Wuterich, his family and his attorneys declined to comment after he entered the plea that halted his manslaughter trial at Camp Pendleton before a jury of combat Marines who served in Iraq.

Prosecutors also declined to comment on the plea deal. Marine Corps spokesman Lt. Col. Joseph Kloppel said the deal was not a reflection or in any way connected to how the prosecution felt their case was going in the trial.

Wuterich, the father of three children, had faced the possibility of life behind bars when he was charged with nine counts of manslaughter, among other charges.

The prosecution implicated him in 19 of the 24 deaths.

The manslaughter charges will be dropped now that Wuterich has pleaded guilty to the minor dereliction of duty charge. As a result, he faces a maximum of three months in confinement, two-thirds forfeiture of pay and a rank demotion to private when he’s sentenced.

Both sides will present arguments Tuesday during a sentencing hearing. Seven other Marines were acquitted or had charges dismissed in the case.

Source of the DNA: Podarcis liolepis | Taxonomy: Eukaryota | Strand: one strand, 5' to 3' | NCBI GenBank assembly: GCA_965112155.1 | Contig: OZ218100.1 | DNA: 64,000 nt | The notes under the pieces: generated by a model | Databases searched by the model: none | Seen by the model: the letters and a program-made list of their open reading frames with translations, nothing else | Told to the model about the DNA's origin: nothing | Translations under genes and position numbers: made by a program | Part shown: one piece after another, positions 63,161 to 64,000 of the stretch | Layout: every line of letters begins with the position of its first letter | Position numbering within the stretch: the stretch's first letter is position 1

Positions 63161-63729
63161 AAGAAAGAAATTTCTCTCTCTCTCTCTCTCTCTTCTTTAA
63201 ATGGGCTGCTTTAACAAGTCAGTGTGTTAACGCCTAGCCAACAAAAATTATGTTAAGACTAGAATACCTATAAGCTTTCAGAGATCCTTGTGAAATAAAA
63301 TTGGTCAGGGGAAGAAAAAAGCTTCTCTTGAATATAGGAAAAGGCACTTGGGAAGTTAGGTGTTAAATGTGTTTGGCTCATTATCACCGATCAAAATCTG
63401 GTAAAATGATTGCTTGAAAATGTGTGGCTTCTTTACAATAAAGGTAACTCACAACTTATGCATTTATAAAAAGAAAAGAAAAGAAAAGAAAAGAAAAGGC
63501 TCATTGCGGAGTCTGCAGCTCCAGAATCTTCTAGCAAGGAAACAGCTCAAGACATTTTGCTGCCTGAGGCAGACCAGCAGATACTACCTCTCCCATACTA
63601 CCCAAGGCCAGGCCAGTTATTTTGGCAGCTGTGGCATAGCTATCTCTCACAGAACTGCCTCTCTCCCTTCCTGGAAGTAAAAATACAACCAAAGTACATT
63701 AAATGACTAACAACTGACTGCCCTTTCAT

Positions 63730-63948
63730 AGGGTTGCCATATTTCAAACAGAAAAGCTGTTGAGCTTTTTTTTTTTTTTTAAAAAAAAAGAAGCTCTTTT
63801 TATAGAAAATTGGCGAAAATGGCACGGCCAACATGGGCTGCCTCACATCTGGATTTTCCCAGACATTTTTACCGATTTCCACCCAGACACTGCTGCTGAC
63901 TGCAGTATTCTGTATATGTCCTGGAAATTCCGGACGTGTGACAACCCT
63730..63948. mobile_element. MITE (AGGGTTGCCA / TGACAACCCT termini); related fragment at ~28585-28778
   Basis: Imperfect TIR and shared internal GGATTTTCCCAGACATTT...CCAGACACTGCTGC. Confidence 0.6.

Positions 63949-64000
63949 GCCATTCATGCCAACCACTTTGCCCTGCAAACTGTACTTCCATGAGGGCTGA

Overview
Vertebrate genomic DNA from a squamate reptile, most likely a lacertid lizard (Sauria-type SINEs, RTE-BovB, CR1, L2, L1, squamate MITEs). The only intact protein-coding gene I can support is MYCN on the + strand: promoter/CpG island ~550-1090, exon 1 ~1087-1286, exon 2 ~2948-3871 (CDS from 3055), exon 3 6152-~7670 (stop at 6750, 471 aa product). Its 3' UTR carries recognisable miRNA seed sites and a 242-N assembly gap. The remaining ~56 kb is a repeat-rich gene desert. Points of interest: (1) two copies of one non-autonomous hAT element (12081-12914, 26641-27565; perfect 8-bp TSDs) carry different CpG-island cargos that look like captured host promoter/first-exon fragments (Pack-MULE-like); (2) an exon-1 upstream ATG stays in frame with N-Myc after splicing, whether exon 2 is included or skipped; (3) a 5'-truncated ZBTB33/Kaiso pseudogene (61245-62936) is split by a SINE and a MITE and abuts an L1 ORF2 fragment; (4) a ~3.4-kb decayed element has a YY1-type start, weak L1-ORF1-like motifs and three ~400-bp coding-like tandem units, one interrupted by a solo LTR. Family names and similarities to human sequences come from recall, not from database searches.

The killings still fuel anger in Iraq after becoming the primary reason behind demands that U.S. troops not be given immunity from their court system.

Kamil al-Dulaimi, a Sunni lawmaker from the Anbar provincial capital of Ramadi, called the plea deal a travesty of justice for the victims and their families.

“It’s just another barbaric act of Americans against Iraqis,” al-Dulaimi told The Associated Press. “They spill the blood of Iraqis and get this worthless sentence for the savage crime against innocent civilians.”